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Olfactory Stimulation During Sleep Can Reactivate Odor-Associated Images



Research has indicated that olfactory stimuli presented during sleep might reactivate memories that are associated with this odor. The present study is the first to examine whether learned associations between odor and images can be reactivated during sleep.


Sixteen healthy, normosmic volunteers underwent a balanced learning task in which pictures of rural scenes and pictures of city scenes were associated with hydrogen sulfide (smell of rotten eggs) or phenyl ethyl alcohol (smell of roses) in the evening in a crossover design. During the subsequent night, they were stimulated with olfactory stimuli (hydrogen sulfide, phenyl ethyl alcohol, and neutral) during REM periods. Participants were awakened 1 min after the stimulation and dream reports were elicited.


The olfactory congruent stimuli significantly increased the probability of dreams about rural scenes, whereas the same effect was not found for city scenes.


As these findings support the hypothesis of reactivation during sleep, it would be very interesting to study the effect of dreams as a tool to measure reactivation of task material on sleep-dependent memory consolidation.

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Conflict of Interest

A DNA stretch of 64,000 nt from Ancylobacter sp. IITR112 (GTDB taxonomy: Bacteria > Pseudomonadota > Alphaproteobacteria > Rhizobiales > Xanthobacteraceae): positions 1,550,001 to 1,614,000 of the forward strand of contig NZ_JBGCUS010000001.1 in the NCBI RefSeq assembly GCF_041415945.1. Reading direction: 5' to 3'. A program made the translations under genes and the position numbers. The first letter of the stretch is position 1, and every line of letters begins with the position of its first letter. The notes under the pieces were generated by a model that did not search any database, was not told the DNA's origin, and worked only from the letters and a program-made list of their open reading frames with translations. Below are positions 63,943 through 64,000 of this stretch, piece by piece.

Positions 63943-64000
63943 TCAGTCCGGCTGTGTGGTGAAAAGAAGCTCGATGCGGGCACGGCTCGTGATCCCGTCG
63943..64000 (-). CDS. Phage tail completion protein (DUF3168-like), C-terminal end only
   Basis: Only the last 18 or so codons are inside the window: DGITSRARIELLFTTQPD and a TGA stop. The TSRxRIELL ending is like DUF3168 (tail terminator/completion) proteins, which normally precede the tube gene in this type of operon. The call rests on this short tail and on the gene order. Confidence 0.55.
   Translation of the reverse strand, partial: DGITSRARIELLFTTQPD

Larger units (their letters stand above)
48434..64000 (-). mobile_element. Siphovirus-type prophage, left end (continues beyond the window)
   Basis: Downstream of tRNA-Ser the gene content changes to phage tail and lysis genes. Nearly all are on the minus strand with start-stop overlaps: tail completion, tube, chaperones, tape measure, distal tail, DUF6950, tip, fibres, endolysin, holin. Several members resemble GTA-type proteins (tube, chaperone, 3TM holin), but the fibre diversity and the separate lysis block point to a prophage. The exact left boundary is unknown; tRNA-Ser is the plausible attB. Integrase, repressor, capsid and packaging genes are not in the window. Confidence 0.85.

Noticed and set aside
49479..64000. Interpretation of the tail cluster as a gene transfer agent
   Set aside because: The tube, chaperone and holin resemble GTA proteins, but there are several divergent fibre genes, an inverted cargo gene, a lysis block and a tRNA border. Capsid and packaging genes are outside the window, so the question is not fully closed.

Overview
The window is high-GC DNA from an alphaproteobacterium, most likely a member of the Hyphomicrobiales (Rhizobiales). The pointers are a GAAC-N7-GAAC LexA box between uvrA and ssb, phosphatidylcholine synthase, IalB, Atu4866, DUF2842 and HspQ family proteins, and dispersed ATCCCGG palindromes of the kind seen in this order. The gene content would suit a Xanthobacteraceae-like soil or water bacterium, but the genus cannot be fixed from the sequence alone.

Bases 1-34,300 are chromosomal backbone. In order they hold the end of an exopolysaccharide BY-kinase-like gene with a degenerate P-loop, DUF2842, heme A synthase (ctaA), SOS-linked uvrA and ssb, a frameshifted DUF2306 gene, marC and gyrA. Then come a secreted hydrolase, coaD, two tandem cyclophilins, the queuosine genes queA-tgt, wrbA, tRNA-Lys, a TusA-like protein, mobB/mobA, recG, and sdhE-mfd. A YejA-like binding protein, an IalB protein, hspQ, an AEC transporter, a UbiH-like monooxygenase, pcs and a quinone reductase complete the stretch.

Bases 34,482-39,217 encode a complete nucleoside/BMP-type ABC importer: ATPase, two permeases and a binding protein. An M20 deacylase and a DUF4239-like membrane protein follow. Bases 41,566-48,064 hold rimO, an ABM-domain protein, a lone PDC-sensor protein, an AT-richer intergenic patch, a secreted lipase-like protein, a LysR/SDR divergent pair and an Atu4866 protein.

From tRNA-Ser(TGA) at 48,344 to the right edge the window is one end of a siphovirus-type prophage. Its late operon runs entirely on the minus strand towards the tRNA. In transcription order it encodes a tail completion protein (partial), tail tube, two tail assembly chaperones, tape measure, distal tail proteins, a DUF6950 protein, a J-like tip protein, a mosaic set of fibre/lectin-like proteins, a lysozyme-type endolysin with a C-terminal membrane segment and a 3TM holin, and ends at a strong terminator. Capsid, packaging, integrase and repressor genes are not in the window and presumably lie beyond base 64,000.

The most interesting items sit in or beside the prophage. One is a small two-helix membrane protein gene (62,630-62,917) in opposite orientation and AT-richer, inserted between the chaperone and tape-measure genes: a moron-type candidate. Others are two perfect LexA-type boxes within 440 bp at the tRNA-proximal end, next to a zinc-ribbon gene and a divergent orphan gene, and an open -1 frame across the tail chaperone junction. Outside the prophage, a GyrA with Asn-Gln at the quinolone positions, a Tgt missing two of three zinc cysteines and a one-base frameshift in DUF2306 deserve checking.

Michael Schredl declares that he has no conflict of interest.

Leonie Hoffmann declares that she has no conflict of interest.

J. Ulrich Sommer declares that he has no conflict of interest.

Boris A. Stuck declares that he has no conflict of interest.

All procedures followed were in accordance with the ethical standards of the responsible committee on human experimentation (institutional and national) and with the Helsinki Declaration of 1975, as revised in 2008 (5). Informed consent was obtained from all patients for being included in the study.

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Correspondence to Michael Schredl.

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Schredl, M., Hoffmann, L., Sommer, J.U. et al. Olfactory Stimulation During Sleep Can Reactivate Odor-Associated Images. Chem. Percept. 7, 140–146 (2014).

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  • Olfactory stimulation
  • Dream content
  • Sleep-dependent memory consolidation